As a broad range of civil society organisations, we are profoundly disturbed by the nature, content and potential impact of the homophobic stance taken by Jerry Matjila, South Africa’s representative at the United Nations Human Rights Council in Geneva, on the 16th of June 2010.

This stance is the latest in a string of problematic actions by South African representatives in international forums such as the UN. These include South Africa’s failure to support the December 2008 UN General Assembly Joint Statement on Human Rights, Sexual Orientation and Gender Identity and South Africa’s vote to remove “sexual orientation” from the grounds of unlawful killings in the UN General Assembly Resolution on Extrajudicial Executions.

In a discussion on a report by the Special Rappoteur on Racism, Matjila said that to protect gay people, “demeans the legitimate plight of the victims of racism”.

It is clear that this sentiment is contrary to the country’s Constitution which states:

“The state may not unfairly discriminate directly or indirectly against anyone on one or more grounds, including race, gender, sex, pregnancy, marital status, ethnic or social origin, colour, sexual orientation, age, disability, religion, conscience, belief, culture, language and birth.”

Matjila’s stance is insensitive to the persecution of LGBTI (lesbians, gays, bisexual, transgender and intersex) people. This persecution seems to be on the rise in several countries on the continent, with a growing number of hate crimes and violence against LGBTIs in South Africa itself. Matjila’s stance is a tacit endorsement of this persecution.

We also reject the assertion that upholding equality and dignity for LGBTIs in any way detracts from or “demeans” other plights. To the contrary, we acknowledge that there are multiple and intersecting identities and that the struggles against poverty, racism and all forms of discrimination are intimately connected, that since LGBTI are a subset of the population – millions of whom have been and continue to be victims of racism and racial oppression as well as socio-economic injustices – there will never be full equality until poverty, inequality and racism are effectively and structurally addressed.

We call on the government to immediately and permanently distance themselves from the unconstitutional comments made by Matjila, and to withdraw the statement as that representing South Africa’s official position to the UN Human Rights Committee. To this effect, we will send an open letter to President Zuma and the Minister of International Cooperation, Ms Maite Nkoana Mashabane. Furthermore, following the positive statement by President Zuma condemning the conviction and imprisonment of a Malawian gay couple under discriminatory laws in Malawi, we call on the ruling party and government to consistently and openly speak out and act against homophobia and all forms of oppression. To do so is not a luxury but an absolute necessity as government is required to promote, respect and advance the rights in our Constitution.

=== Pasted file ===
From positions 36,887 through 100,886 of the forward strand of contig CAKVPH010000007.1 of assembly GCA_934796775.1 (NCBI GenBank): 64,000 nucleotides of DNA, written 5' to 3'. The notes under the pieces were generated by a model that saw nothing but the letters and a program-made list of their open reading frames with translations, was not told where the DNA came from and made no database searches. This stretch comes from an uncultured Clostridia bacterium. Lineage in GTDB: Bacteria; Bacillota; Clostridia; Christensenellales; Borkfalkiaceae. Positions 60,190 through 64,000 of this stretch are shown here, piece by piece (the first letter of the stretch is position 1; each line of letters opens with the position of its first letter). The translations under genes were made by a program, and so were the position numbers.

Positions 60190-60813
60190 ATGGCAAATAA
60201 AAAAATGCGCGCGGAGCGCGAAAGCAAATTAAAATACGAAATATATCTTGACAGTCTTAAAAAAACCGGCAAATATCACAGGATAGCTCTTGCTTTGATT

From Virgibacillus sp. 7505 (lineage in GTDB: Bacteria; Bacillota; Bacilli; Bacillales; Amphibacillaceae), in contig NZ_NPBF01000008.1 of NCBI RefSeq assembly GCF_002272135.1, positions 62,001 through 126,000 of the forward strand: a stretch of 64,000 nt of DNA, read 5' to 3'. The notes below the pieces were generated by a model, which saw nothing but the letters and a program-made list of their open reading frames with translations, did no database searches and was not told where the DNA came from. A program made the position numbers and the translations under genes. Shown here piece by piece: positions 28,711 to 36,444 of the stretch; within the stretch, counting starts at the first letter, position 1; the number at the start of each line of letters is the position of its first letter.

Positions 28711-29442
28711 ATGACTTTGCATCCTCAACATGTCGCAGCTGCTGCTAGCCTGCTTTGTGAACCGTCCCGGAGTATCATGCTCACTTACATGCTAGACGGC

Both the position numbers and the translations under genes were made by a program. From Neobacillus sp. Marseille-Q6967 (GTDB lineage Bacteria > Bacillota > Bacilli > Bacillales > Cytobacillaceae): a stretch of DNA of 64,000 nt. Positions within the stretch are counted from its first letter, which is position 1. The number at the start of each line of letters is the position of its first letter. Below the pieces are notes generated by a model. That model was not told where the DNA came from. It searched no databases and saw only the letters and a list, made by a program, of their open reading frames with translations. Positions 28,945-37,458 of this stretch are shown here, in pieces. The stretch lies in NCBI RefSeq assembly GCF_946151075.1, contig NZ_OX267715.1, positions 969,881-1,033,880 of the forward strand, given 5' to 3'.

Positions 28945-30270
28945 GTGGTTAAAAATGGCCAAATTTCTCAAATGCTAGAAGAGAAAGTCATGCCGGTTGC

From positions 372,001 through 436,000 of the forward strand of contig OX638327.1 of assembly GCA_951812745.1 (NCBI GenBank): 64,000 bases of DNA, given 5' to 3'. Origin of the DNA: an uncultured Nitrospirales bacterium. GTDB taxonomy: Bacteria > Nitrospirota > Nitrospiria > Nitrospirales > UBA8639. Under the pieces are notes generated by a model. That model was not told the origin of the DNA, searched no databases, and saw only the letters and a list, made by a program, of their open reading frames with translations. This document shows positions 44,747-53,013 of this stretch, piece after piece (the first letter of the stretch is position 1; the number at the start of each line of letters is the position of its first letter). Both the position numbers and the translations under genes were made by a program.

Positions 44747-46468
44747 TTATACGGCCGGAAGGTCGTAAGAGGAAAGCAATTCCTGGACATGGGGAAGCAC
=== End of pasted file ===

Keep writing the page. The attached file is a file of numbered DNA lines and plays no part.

We commit ourselves to mobilise the LGBTI community, the rest of civil society and progressive social forces to take public action to challenge and condemn government’s consistent homophobic sentiments at the UN and in other international fora. We will also use such public action to call on government to ensure that South Africa promotes equality and dignity for all.

Congress of South African Trade Unions (COSATU)
Coalition to End Discrimination
Social Justice Coalition
Treatment Action Campaign (TAC)
Gauteng Democratic Left Forum
Amandla Forum
Lesbian and Gay Equality Project
SECTION27, incorporating the AIDS Law Project
Equal Education
Cooperative and Policy Alternative Centre (COPAC)
Community Media Trust
Students for Law and Social Justice
Reproductive Rights Alliance
Kaleidoscope Youth Network
Gay and Lesbian Memory in Action (GALA)
Intersex South Africa
Forum for the Empowerment of Women (FEW)
Gender Dynamix
Rainbow University of Cape Town
The Inner Circle
Jewish Outlook
Good Hope Metropolitan Community Church
Unisa Centre for Applied Psychology
Inclusive and Affirming Ministries
Out in Africa Gay and Lesbian Film Festival
Sex Workers Education and Advocacy Taskforce (SWEAT)
Women’s Net
SA Gay and Lesbian Network
Lesbians, Gays and Bisexuals of Botswana (LEGABIBO)
Freedom and Roam Uganda
Sexual Minorities Uganda
LAMBDA Mozambique
Kenya Human Rights Commission (KHRC)
International Gay and Lesbian Human Rights Commission (IGLHRC)

Download the pdf version of the Civil Society Statement on Matjila’s Comments(103kb)